Powerful words to empower children

Adults often have little awareness of the impact of their spoken word – particularly when identifying what words can either disempower or empower children.

With just a little careful focus, any parent can learn to select words which can lead to their child feeling fulfilled and inspired to create a life they love as adult. The added bonus is that it may actually lead to the parent feeling more positive and uplifted as well.

The new generation of children are more sensitive, emotional and reactive. They require ‘care’ and parenting that fits their sensitivities and personalities. Part of that care is choosing the right language and words. By knowing how words and language can affect a child a parent will be able to assist a child to develop in mind, body and spirit which will leave them feeling empowered.

Disempowering words

These are words that feel limited, unenthusiastic and result in arguments and challenges. These words include:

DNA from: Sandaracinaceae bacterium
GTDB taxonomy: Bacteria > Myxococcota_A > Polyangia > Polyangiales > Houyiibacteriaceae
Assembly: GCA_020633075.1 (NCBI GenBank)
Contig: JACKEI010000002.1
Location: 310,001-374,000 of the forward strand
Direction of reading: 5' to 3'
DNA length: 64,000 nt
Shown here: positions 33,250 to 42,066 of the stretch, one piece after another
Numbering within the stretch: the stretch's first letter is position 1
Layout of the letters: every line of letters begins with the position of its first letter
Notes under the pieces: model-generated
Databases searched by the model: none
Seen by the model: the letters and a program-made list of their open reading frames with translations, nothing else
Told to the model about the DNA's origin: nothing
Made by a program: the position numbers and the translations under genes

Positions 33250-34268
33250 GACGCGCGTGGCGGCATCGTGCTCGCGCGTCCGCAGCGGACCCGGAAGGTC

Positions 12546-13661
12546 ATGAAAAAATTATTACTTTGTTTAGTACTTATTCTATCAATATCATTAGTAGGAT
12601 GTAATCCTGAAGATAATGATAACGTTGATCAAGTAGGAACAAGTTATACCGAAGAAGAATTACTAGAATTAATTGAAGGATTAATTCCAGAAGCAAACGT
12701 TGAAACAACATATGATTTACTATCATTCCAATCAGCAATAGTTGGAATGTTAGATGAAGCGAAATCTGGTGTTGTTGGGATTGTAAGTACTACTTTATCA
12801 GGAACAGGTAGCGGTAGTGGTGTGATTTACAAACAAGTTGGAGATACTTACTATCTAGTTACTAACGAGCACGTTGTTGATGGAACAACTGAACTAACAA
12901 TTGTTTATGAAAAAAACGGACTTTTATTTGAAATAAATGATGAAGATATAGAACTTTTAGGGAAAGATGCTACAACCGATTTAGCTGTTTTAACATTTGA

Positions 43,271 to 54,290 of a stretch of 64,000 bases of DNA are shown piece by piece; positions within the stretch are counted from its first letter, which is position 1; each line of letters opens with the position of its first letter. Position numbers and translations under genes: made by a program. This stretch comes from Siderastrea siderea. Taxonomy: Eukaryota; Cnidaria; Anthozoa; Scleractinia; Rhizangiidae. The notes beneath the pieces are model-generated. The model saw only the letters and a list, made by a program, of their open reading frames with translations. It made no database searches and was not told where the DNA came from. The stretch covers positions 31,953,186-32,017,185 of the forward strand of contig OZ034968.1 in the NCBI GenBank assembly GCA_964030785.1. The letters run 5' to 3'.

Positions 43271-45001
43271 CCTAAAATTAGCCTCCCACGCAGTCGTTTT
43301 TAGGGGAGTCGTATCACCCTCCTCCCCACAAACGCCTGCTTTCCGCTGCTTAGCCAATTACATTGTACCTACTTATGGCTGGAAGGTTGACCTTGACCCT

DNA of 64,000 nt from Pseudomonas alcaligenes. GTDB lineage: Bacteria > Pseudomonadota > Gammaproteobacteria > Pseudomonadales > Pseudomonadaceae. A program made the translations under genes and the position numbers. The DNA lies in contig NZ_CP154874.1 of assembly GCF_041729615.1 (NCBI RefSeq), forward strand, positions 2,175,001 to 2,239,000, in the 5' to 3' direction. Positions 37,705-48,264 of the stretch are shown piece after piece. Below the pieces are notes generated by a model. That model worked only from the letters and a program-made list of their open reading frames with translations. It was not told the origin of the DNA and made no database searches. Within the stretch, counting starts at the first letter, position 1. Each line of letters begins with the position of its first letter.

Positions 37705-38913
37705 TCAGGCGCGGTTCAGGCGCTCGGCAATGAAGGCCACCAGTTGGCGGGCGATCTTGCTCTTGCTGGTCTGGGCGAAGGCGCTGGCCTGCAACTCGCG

• should
  • have to
  • must
  • got to
  • ought to
  • must
  • need

These words leave a child feeling guilt, distrust and punishment. As a result, a child may not feel positive about themselves or feel encouraged to try anything new.

Power words

Power words encourage and empower children to work out their problems. This supports them to become self-responsible and assist them take positive action with the knowledge that they can achieve anything they desire.

Power words are also a great tool for a parent to use when asking a child to do their homework, clean their room, play lovingly and share their emotions.

Power words include:

  • want
  • feel
  • like
  • can
  • will
  • choose

All children, especially teenagers, love these words! When offered power words, there is a feeling of choice, a feeling of anything is possible and an innate knowing in a child that all will be OK.

What are some examples of powerful words in action?

“If you want to play on the trampoline, then put your shoes away.”

“How would you like to clean your room?”

“Yes, you can have play time once you make your bed.”

“Choose to eat your dinner first then you can play.”

Children learn by watching their parents will subliminally learn and practise power words. When we delete the ‘should’ and ‘have to’ and replace them with empowering words the whole family will invite more fun, ease and happiness into their life.

This article was written by Jean Sheehan, Millenium Education.

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